Trusted local news leader for Kingman, Arizona & Mohave County
Fri, Nov. 22

Multiple outages reveal multiple problems
Error in WAPA protection system detected

JC AMBERLYN/Miner<br><br>
Motorists navigate the intersection of Stockton Hill and Kino Avenue Friday during a power outage that left people, not traffic lights, in charge.

JC AMBERLYN/Miner<br><br> Motorists navigate the intersection of Stockton Hill and Kino Avenue Friday during a power outage that left people, not traffic lights, in charge.

KINGMAN - Roughly 20,000 customers of UES Energy in Kingman were left without power over a two-hour period beginning late Friday morning.

The outages affected nearly all the Kingman metropolitan area east of Western Avenue, including Kingman Regional Medical Center, the Airport Industrial Park, and even the offices of the Daily Miner. According to UES Energy's general manager of electric operations for Mohave County, Bill DeJulio, the only areas of Kingman left unaffected were those serviced by the Griffith substation in the city's southwestern portion, including the Beale Street business district, City Hall and White Cliffs Middle School.

"The affected area is our Hilltop Substation," DeJulio said. "And almost all of Kingman is served from that substation."

Power first went out at about 10:35 a.m., when the Western Area Power Administration experienced a "ground-to-phase fault" in its transmission line between the Hilltop Substation and the Peacock Substation just north of Silver Springs Road, about 30 miles east of Kingman. DeJulio said a ground-to-phase fault occurs when something comes into contact with hot wires, causing the substations to cut the power.

The initial outage lasted only about eight minutes, but DeJulio said WAPA quickly discovered another problem in its system programming when it attempted to isolate the line in order to pinpoint the source of the problem.

"The devices at the substation have these electronic brains and they're programmed for different situations," DeJulio said. "The device operated right when the lines faulted, but when they tried to isolate the fault to test the lines, the protection system wasn't programmed right."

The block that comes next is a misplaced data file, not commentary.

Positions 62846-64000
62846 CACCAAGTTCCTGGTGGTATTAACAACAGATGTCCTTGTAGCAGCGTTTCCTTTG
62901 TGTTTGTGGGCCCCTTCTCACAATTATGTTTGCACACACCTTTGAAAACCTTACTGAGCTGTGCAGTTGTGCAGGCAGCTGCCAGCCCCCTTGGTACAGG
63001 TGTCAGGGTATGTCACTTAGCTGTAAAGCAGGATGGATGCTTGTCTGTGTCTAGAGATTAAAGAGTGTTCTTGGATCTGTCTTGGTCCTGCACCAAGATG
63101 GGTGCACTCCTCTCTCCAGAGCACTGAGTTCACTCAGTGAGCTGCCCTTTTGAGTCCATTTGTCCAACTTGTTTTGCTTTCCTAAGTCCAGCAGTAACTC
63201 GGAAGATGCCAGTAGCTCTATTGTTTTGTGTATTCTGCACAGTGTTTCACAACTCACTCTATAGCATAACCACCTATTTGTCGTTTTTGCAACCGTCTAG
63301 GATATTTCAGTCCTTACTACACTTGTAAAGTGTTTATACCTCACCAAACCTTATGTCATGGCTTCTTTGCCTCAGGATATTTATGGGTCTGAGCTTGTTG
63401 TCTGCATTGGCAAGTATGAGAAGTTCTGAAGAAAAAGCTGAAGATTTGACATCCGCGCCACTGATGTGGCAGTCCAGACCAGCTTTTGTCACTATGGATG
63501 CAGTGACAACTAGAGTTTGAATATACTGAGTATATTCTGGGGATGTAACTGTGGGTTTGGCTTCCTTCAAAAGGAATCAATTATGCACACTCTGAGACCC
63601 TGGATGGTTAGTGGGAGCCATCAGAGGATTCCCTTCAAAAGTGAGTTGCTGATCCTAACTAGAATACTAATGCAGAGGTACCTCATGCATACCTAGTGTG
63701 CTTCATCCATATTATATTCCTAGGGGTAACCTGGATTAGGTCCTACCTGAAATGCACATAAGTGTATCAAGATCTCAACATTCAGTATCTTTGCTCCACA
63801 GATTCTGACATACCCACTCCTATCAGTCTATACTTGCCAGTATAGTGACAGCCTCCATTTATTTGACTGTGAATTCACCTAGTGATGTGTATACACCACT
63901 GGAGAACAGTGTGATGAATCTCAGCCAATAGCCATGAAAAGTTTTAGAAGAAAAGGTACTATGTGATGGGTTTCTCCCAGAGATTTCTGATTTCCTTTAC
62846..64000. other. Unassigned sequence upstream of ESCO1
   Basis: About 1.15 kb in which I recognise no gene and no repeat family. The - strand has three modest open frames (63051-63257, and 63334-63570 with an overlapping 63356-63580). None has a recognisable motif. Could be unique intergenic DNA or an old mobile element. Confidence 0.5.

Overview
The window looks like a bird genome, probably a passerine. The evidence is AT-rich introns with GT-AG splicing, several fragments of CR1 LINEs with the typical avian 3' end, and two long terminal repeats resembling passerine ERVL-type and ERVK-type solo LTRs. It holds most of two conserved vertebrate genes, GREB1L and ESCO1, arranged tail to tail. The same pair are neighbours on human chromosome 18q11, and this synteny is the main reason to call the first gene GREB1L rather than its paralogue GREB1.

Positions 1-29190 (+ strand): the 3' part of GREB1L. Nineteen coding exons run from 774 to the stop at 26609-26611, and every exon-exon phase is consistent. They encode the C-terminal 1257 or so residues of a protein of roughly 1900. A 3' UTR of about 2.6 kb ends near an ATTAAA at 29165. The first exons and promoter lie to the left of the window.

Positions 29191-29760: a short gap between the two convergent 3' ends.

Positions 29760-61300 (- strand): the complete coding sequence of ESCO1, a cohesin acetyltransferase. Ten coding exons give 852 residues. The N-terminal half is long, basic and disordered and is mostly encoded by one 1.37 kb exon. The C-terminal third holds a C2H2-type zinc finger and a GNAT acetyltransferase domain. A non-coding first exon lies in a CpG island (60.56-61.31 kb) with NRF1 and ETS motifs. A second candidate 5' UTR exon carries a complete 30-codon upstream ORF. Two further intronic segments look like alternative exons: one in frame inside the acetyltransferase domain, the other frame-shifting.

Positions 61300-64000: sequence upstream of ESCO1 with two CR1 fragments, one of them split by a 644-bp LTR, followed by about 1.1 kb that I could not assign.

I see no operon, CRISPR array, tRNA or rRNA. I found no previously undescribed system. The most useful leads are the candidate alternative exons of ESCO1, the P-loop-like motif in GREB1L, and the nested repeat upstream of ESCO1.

The result, DeJulio said, was intermittent outages that occurred over the next two hours, lasting until 12:20 p.m., when the Hilltop Substation began receiving its power from elsewhere.

"Our Hilltop Substation is being served in a different direction that it's usually served, but we're in good shape until (WAPA) solves their other problems," DeJulio said.

The outages caused a great deal of frustration out at the Airport Industrial Park, where the director of economic development, Bob Riley, said industries had been forced to restart all of their production equipment several times in quick succession.

"We're all in the dark; it's been blinking on and off this morning," Riley said. "I haven't heard from too many of the plant managers, but power disruption is devastating ..."

It was at that point that the Daily Miner's telephone system, still reeling from the most recent outage, rebooted itself, cutting Riley off. The conversation resumed several minutes later, when Riley expressed his concern for the potential costs to the industrial park tenants, in both lost productivity and extra power costs.

"It's very difficult on the manufacturers," he said. "All of their machines go on at once, which means all of their demand factor goes up at once. Because of the fluctuation, the demand meters are going to be reset every time the power goes on and off, and that's one of the concerns so many of the industries out here is going to be."

Demand factor refers to the maximum amount of power consumed by a system compared to the maximum power that would be consumed if the entire load connected to the system were to be activated at the same time. According to DeJulio, however, UES Energy only resets a customer's demand factor after the power use has peaked for at least 15 minutes.

"It shouldn't affect them, but if they are, they should call us and we can evaluate it on a case-by-case basis," he said. "I'm going to talk to our billing folks, too, and let them know what's going on."

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